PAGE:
be considered peculiar, at least, if some should neglect that dav
and celebrate it at sundry inappropriate times. And if, speak­
days before the Passover, came to Bethany.............On the next
ing of the Fourth of July, we should say, As often as ye thus
day [five days before] much people that were come to the
feast, when they heard Jesus was coming to Jerusalem, . . . . celebrate ye do show forth the nation’s birth; who would un­
went forth to meet him (John 12:1, 12, 13). Then it was
derstand us to mean several times a year? Likewise, also, the
that their king came unto them “sitting upon an ass’s colt.” Lord’s Supper is only properly a celebration on its anniversary,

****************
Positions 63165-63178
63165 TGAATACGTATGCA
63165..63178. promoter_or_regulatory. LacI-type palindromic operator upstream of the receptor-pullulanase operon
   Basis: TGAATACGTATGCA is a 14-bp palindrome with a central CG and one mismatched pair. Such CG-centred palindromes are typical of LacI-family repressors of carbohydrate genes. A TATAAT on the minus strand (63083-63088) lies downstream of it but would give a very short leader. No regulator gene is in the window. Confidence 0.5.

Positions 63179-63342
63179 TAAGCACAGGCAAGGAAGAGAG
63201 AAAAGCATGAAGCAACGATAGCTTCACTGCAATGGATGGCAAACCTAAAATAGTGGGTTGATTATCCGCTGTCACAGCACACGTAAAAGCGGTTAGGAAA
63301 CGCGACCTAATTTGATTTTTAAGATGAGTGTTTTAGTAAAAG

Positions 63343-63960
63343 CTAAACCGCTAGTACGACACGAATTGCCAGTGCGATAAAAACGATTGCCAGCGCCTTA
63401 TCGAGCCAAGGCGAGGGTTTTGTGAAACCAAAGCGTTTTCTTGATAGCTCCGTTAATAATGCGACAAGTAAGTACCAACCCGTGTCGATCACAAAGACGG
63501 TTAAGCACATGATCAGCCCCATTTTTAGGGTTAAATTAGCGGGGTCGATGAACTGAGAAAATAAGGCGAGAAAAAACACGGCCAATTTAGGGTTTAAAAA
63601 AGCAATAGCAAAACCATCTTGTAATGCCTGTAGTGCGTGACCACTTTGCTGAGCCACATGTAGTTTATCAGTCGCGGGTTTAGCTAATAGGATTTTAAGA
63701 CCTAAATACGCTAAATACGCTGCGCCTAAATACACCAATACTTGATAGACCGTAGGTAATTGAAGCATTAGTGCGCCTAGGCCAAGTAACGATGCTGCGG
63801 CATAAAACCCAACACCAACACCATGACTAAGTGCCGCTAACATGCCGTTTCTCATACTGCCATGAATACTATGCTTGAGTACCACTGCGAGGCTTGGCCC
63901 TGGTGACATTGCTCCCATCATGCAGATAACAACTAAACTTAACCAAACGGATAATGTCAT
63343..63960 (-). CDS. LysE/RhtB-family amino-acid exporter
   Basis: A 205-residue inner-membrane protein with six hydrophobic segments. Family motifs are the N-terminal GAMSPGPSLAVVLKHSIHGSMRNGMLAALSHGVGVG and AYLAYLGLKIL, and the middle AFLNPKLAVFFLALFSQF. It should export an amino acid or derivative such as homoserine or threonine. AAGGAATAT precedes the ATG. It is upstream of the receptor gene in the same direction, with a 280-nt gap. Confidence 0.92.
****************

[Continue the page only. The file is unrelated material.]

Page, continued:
Then it was that unreceived, he wept over them and declared, and once a year would be “as often” as this could be done.
Some think that they find records in Scripture, which indi­
“Your house is left unto you desolate.” “Ye shall not see me
henceforth till ye shall say, blessed is he that cometh in the
cate that the early Church ate the Lord’s Supper every First
name of the Lord.” Matt. 23:38, 39.
day of the week. To this we answer, that if this were true
Jesus knew the import of the Passover, but the disciples we should have no more to say on the subject; but where
knew not. He was alone; none could sympathize, none could is the record? We are referred to Acts 20:7: “Upon the first
encourage him. Even had he explained to the disciples they
day of the week, when the disciples came together to break
could not have understood or appreciated his explanation, be­ bread, Paul preached unto them,” etc. But is there any evi­
dence that the bread was broken as a remembrancer of the